Wondering where is the best surfing in Portugal for beginners? Read our guide to four main spots and the seasons to get started.
We can’t count the amount of times we get emails asking us about the best surfing in Portugal for beginners. It’s like…daily. Okay, bi-daily. But, still, it’s one of the most common questions we get thrown our way.
Being the uber-friendly surf writers we are, we’re always happy to oblige with some suggestions. But we also though it might be better idea to put down our thoughts in a guide and then we can just direct folks thisaway when the Qs start flowing.
Thing is, there are four or five key destinations in Portugal that we think trump just about everywhere else in the country for learning. It comes down to the offering of beginner-friendly waves, a good array of surf camps and surf schools, and accessibility.
Let’s get to it…
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This guide is just one part of a complete guide to surfing in Portugal
What’s in this guide to surfing in Portugal for beginners?
Probably the best option for surfing in Portugal for beginners
You simply cannot go wrong picking Baleal as a beginner in Portugal. If we had to pick, this would be the best all-round spot to learn in the country.
There’s a very good reason for that: Beaches that face north, south, and west.
Cantinho da Baia is the long arc of sand that runs between Peniche and Baleal itself. Learners often congregate at the northern end because that’s the part that picks up the regular, consistent west swells off the Atlantic.
It’s a cracking option in the summer because it’s got waves when lots of places are totally flat. Plus, the further up the beach you go, the smaller the waves go. Think of it as a sort of sliding scale – you just slide along until you get a wave that suits your level/confidence level.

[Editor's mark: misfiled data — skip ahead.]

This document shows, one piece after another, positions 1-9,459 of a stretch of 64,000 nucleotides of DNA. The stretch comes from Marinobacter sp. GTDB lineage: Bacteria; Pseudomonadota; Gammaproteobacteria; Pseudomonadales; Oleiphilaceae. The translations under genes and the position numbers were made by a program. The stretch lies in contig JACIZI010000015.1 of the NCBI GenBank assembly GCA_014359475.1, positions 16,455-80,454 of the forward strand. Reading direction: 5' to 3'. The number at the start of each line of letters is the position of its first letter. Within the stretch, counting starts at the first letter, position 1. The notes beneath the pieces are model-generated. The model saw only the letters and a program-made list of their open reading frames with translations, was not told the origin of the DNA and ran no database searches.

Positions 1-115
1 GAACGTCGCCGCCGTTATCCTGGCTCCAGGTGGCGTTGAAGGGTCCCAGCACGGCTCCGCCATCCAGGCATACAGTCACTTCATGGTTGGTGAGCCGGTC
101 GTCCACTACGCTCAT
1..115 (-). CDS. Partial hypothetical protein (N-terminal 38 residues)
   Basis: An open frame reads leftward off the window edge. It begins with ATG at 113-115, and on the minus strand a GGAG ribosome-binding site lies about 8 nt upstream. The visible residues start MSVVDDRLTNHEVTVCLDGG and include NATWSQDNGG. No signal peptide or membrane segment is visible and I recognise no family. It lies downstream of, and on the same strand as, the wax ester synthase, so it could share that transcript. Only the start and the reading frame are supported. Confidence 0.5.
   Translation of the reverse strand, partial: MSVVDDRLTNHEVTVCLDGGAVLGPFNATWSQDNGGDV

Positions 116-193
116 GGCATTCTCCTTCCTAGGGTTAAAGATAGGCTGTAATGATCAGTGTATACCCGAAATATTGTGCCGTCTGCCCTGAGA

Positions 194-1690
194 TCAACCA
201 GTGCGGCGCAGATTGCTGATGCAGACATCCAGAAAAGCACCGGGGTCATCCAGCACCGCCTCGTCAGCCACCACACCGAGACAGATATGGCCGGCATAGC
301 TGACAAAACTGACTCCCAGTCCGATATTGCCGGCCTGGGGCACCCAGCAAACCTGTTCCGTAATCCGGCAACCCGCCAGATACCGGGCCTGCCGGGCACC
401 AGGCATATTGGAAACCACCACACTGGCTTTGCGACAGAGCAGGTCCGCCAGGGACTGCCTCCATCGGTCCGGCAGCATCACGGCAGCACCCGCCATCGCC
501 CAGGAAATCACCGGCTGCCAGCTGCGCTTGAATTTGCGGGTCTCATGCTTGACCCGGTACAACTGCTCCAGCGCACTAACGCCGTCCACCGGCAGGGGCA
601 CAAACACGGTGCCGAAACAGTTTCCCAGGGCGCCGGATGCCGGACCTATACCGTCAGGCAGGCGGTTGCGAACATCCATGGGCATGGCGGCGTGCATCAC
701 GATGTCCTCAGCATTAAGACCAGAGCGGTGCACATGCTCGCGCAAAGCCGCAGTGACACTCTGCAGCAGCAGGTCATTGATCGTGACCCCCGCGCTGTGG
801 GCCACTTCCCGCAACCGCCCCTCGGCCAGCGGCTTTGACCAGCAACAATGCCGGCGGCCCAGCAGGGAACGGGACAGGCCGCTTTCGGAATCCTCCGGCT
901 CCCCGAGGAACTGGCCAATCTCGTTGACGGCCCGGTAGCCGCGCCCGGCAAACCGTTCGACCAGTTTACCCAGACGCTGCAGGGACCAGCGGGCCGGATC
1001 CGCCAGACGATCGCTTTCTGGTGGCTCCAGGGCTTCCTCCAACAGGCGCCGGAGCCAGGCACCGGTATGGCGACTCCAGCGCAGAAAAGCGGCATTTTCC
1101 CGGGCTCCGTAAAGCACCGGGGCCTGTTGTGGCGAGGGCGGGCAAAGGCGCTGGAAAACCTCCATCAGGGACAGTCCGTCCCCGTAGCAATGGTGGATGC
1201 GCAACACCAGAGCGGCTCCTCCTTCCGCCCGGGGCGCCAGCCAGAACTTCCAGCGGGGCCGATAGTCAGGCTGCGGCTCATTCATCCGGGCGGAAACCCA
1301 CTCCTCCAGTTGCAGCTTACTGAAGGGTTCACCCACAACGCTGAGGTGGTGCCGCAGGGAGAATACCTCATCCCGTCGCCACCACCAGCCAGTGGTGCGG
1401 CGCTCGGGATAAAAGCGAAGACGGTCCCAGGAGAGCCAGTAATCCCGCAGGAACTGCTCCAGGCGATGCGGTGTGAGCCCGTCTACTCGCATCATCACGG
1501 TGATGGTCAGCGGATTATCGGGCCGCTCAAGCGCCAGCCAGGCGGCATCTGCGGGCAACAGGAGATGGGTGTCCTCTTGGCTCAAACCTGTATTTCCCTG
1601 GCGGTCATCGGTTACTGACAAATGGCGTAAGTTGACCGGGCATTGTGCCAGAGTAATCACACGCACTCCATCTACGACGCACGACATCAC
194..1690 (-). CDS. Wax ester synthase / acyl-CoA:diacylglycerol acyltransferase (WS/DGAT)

But that’s not it. Baleal also has a north-facing beach called Prainha that’s very well sheltered – by Baleal island itself, no less – from the strongest NW swells. It can offer small, manageable waves even when other beaches are massive.
And that’s still not it! A quick search on Booksurfcamps will reveal that Peniche has probably the most comprehensive array of surf camps in the country, and probably in Europe. It’s home to leading brands like Salty Pelican but also more backpacker-friendly options like Alex’s Surf Camp.
And even all that’s still not it! Peniche is super accessible from Lisbon. An hour’s drive from the airport or a 1.5-hour bus from the capital and you can be here.
Where to stay? There are loads of options. If you can afford it, we’d recommend the 8-day package with The Salty Pelican, which includes up to 11 yoga sessions, 5 surf sessions, and unlimited board use, plus has an unrivalled location next to Cantinho da Baia beach. Balili House is more affordable and nurtures a more family vibe.
Step-by-step guide to planning your surfing in portugal for beginners trip right now
Step one: Book flights to the surfing in portugal for beginners…Lately, we like Omio for searching flights. It’s a nice interface and has lots of airline options. We also use Skyscanner because that sometimes offers deals that even beat going direct to the carrier!
Step two: Book your surf camp Book Surf Camps is the numero uno online booking platform for fully-fledged surf-stay packages on the internet right now. Then there’s Booking.com. That has consistently unbeatable rates for hotels and a nifty map feature that lets you check EXACTLY how close your hotel is to a surf break.
Step three: Get insuranceThis is kinda’ important. Not just for surf trips but for any trips. SafetyWing is great for nomad travelers. They offer rolling contracts that cover amateur surfing.
Step four (optional): Rent a car If you’re surf camping then you might not need wheels. If you’re not then we’ll just say this: We’ve never been on a surf trip that wasn’t improved by having our own car. Use RentalCars – they’re the best.
Step five: Enjoy!
Arrifana has one very nice trump card when it comes to surfing in Portugal for beginners: It’s super, super consistent throughout the summer months.
This might be the Algarve (a region which has a rep for smaller, easier waves) but it’s the western Algarve, where the swells are the same as in towns like Ericeira and Peniche.
That’s why we’d recommend coming to Arrifana as a learner in the summer, between May and August. Conditions then tend to hover between 2-5 foot and the water is pleasantly warm.